The garlic cloves you planted last fall have grown into plants three to four feet tall and the leaves on the stalk are beginning to brown. Wondering what to do next?
Read on, our tips will help you store up a great garlic harvest!
Above ground, each leaf on a garlic plant is counted as one papery wrapper around the maturing bulb. The wrappers protect the garlic bulb, keeping the aroma, flavour and cloves plump. It’s those wrappers that enable you to store garlic into the winter season. There is a challenge though – if you lift garlic too soon, the bulbs below ground may be undersized, and if you lift them too late, the papery wrappers may be too thin to protect the cloves.
Here’s how to tell when your garlic is ready for lifting:
The green leaves on the garlic plant begin to dry from the bottom and up the central stalk. When the leaves on the bottom half of the plant have browned and dried up, it’s time to lift the bulbs. The top half of the leaves on the plant should still be green, ensuring protective wrappers for the bulb.
Choose to lift garlic on a day when the soil is dry. If the soil is dry and sandy loam, it should easily brush away from the bulbs with the light touch of your hands. Moist soils will be heavier, tending to cling to the garlic bulb. Don’t wash away the dirt from the bulbs or remove the outer papery wrappers. Take extra care when lifting not to damage the papery wrappers that protect the garlic. A garlic bulb might not seem fragile, but it easily bruises. Handle your garlic harvest with care and avoid piercing, bumping, or dropping the bulbs. Bruising quickly reduces the quality and storage life of garlic.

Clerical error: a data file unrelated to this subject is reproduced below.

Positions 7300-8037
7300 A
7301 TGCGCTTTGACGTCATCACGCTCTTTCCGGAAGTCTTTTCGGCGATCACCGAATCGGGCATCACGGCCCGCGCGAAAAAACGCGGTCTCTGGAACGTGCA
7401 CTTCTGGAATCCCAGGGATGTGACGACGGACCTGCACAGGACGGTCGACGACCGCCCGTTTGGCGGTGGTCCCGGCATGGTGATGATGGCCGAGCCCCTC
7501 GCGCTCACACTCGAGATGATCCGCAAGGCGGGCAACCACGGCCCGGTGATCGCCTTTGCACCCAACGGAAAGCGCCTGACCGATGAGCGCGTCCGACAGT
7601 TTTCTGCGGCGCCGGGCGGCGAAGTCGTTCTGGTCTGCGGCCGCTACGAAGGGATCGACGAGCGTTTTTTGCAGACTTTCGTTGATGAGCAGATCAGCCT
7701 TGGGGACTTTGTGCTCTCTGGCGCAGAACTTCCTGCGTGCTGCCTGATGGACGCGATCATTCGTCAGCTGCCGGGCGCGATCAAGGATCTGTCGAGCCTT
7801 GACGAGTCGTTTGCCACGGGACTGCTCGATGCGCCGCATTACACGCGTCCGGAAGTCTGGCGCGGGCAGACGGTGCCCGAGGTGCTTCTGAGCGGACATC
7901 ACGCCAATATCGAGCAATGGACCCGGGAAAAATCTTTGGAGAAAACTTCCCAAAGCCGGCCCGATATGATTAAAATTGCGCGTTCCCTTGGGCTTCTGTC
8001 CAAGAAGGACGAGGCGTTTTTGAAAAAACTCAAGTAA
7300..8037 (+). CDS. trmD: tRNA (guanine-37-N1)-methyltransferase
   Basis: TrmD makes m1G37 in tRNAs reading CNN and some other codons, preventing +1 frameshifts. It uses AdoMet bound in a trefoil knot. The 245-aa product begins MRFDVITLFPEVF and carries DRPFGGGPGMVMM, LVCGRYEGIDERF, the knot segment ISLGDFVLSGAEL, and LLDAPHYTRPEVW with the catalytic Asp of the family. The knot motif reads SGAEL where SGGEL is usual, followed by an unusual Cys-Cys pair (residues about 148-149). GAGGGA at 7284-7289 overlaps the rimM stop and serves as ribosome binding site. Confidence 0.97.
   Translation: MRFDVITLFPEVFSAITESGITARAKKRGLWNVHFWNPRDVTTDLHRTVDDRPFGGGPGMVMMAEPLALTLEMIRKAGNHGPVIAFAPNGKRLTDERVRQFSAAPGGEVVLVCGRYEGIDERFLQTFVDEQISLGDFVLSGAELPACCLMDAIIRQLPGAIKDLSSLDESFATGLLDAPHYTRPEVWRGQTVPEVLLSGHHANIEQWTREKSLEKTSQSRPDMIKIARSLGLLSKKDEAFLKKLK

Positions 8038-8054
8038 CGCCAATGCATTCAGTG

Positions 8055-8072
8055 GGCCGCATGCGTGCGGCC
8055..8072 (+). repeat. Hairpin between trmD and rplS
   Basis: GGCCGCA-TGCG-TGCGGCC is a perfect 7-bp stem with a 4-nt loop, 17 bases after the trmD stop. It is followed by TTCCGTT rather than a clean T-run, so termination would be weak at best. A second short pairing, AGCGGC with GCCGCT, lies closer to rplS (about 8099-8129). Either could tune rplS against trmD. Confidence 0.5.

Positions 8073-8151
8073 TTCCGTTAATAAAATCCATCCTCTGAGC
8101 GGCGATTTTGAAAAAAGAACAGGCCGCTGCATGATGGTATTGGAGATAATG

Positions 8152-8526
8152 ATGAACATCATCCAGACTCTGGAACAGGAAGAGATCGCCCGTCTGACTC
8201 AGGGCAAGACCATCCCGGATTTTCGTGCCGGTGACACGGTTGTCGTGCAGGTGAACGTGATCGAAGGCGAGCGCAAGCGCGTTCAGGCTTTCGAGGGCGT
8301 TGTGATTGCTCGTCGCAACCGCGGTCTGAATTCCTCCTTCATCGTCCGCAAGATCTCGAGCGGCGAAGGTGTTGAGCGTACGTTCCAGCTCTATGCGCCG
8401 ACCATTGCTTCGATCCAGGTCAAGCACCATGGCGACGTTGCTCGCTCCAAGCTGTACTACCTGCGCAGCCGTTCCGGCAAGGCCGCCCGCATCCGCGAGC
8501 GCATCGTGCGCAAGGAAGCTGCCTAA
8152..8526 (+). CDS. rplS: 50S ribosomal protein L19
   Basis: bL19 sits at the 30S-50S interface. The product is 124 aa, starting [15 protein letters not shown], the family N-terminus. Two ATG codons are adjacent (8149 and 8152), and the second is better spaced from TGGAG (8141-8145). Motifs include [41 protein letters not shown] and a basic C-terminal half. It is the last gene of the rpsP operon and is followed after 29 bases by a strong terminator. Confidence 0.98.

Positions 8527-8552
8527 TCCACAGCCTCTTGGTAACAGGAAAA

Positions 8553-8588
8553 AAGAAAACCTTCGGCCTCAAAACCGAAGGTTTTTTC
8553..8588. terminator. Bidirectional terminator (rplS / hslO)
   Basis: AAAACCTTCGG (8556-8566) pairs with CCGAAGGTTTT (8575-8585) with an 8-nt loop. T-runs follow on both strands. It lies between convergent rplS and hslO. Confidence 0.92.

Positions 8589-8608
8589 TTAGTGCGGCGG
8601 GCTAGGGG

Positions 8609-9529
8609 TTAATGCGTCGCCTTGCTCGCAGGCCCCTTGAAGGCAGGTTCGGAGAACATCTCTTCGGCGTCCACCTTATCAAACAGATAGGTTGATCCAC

When lifting, gently loosen the soil with your hands, digging down and around a bulb before fully lifting it from the soil. The bulb should be large and tight, with well-formed cloves.
Use a garden fork or shovel to lift the soil around and well underneath the bulbs so that they are untouched and intact. In fact, the whole plant should be intact when you lift the garlic bulbs. Avoid pulling on the stem or you may separate the garlic bulb from the stalk.
Take your harvest, bulbs and plants attached, to an airy, well-ventilated place out of the sun. The garage or garden shed works well for this purpose. Place garlic bulbs in a single layer on drying racks or screens and leave them to cure for about two weeks. Check on them every few days and turn them. The green leaves on the plant will eventually turn brown and dry up.
After two weeks, cut away the dried stalk, leaving 10 cm (4”) attached to the garlic bulb. Trim roots to 1-2 cm (0.5 – 1”) from the base of the bulb. Brush the roots with your fingers to release any remaining dirt and carefully remove the dirty outer layer of the papery garlic wrappers.
Store garlic bulbs in mesh produce bags, burlap sacks, or wire baskets at cool room temperatures 16-18°C (60-65°F). Good air circulation and dark or low light conditions will allow your garlic to keep 6-8 months or longer depending upon the variety.